Homemade Baguette

There definatly is an art behind bread making, and I feel I'm just beginning to dive into it. Its honestly kinda magical. There is something so wholesome about it, like by partcipating in this making, I'm feeding an older part of myself. It's a very innate feeling.

With that, let's talk baguette bread. If this is your very first time making bread, this may be a little bit more of a difficult bread to start with. But if you choose to try, and fuck up, oh well, we are here to learn aren't we?

But with that being said I do plan on posting a Foccacia bread recipe, it's the first bread I had ever made and I think it's a nice bread to start with.

Let's get started.

* Flame Ring made by Self Made Silver, tiny Jasper on middle finger made by Patina Ranch Silver. You can find both badass ladies on Instagram.



Baguette Bread ( Makes two )

4 cups of flour ( I use Red Mill )

2 tsps of yeast

2 cups of luke warm water



Mix all, leave in bowl and cover with a kitchen cloth for 48 hours. Once time is up, take dough out of bowl and onto lightly floured counter. I like to knead mine some to just get it warm and split my dough in half, then shape each into a ball, knot part on bottom. Cover with cloth & rest for 1 hour. Then flip & strecth lightly, fold length wise sides inward and roll. Cover & rest for 10 minutes. Make a rectangle, pinch bottom half in and roll. Rest for 5 minutes. Roll out dough to desired length, rest for 45 minutes. Preheat oven to 475, in the bottom of your oven put a half inch of water in a cast iron pan. Carefully transfer dough to lightly oiled pan, score each bread top 4 times & top with salt. Bake first for 15 minutes, then lower to 450 and bake for about 30. Take out and place on cooling rack.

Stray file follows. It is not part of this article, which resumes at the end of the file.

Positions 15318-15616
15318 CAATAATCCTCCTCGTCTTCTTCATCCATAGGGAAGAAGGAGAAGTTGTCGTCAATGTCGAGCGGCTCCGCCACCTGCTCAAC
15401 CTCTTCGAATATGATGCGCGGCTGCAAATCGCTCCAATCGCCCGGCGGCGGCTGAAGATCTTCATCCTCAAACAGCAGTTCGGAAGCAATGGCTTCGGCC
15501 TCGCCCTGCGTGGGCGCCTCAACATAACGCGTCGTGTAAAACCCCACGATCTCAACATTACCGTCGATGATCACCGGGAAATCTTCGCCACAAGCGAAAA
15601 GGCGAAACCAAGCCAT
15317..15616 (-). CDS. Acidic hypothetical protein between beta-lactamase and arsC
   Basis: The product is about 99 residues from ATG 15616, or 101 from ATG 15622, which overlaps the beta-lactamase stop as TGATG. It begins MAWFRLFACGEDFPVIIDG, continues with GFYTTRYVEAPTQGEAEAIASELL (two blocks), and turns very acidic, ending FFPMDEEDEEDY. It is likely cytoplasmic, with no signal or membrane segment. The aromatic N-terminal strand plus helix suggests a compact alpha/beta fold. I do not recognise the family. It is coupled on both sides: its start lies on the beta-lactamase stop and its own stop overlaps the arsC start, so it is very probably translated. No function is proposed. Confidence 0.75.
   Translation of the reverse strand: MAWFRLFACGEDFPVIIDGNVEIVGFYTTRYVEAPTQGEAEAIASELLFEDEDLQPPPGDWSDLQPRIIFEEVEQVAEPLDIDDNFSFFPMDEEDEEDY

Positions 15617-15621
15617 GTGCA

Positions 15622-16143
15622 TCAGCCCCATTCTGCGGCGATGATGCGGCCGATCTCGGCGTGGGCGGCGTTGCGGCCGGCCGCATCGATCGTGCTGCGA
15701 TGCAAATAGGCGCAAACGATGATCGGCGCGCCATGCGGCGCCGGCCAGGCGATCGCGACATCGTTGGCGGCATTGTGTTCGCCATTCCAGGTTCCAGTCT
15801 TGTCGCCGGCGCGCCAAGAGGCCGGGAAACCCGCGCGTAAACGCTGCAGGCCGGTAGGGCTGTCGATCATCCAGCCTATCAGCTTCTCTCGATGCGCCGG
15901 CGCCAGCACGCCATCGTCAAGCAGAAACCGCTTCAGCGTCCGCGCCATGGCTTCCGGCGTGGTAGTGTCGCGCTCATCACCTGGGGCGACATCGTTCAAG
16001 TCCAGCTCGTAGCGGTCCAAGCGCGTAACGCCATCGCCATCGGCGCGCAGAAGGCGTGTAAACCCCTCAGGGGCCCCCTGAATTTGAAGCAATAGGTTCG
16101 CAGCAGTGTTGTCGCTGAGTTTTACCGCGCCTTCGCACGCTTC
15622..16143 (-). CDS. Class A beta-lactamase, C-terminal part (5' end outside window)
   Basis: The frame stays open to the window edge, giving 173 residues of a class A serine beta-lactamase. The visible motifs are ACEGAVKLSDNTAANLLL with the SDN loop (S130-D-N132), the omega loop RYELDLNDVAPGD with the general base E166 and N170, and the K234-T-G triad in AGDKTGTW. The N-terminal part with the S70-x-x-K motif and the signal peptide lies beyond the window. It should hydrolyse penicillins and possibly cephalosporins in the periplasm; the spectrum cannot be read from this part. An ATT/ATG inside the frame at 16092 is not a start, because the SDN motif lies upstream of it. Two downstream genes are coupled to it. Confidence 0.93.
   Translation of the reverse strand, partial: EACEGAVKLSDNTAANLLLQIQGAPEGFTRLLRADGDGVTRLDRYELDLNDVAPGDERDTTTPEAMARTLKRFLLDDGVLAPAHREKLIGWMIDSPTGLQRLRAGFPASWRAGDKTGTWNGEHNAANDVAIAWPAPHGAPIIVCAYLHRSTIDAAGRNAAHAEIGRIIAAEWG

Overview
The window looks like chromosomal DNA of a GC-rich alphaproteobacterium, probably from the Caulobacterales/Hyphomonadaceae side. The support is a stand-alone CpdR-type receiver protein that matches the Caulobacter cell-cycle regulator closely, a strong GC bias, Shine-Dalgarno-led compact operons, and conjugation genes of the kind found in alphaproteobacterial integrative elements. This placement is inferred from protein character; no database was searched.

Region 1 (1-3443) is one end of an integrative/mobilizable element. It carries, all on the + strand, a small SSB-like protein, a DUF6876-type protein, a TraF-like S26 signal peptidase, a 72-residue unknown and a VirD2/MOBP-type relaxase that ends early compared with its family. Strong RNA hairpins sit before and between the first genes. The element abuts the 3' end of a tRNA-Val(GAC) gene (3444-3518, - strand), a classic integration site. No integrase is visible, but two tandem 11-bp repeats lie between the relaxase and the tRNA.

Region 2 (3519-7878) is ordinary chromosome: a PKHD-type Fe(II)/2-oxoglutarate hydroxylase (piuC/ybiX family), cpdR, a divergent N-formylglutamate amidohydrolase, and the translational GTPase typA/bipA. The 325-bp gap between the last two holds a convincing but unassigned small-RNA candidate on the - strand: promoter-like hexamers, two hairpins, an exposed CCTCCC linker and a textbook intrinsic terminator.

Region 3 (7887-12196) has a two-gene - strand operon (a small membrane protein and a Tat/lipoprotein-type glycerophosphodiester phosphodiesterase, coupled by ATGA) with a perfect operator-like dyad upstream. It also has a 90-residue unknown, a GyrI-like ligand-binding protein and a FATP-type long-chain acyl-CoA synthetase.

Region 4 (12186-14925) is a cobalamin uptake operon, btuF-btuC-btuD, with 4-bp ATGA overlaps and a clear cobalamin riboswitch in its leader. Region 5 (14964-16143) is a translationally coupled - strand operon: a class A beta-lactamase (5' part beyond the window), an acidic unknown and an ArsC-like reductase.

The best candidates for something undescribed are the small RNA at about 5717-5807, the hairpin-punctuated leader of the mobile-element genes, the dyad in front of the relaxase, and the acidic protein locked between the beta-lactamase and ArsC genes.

Let cool then slice, top with butter and a little salt. Also EXPLORE your salts. Not all are the same and it's kinda mind blowing to me. I'm currently using a family owned and harvested salt, called J.Q. Dickinson Salt-Works. It's a Ramp Sea Salt. The salt is harvested from an ancient ocean, trapped below the Appalachian Mountains in West Virgina, and it tastes just as amazing as it sounds. If you are local to my area I was able yo buy mine at Chesapeake Bounty in Chesapeake Beach, Maryland.

I can't stress enough to not be afraid to fuck up. Everyone uses their own types of ingrediants ( different brand breads make a difference ) so cooking time and water might really depend on the dough and your oven. Once you make bread one time and are succesful you'll understand what I mean when I say listen to your bread.

Knock the top to make sure it's cooked, bread continues to cook once you take it out of the oven.

Have fun. Learn something new. Enjoy a meal you made, and know what ingredients are in it. Share it with someone you love.

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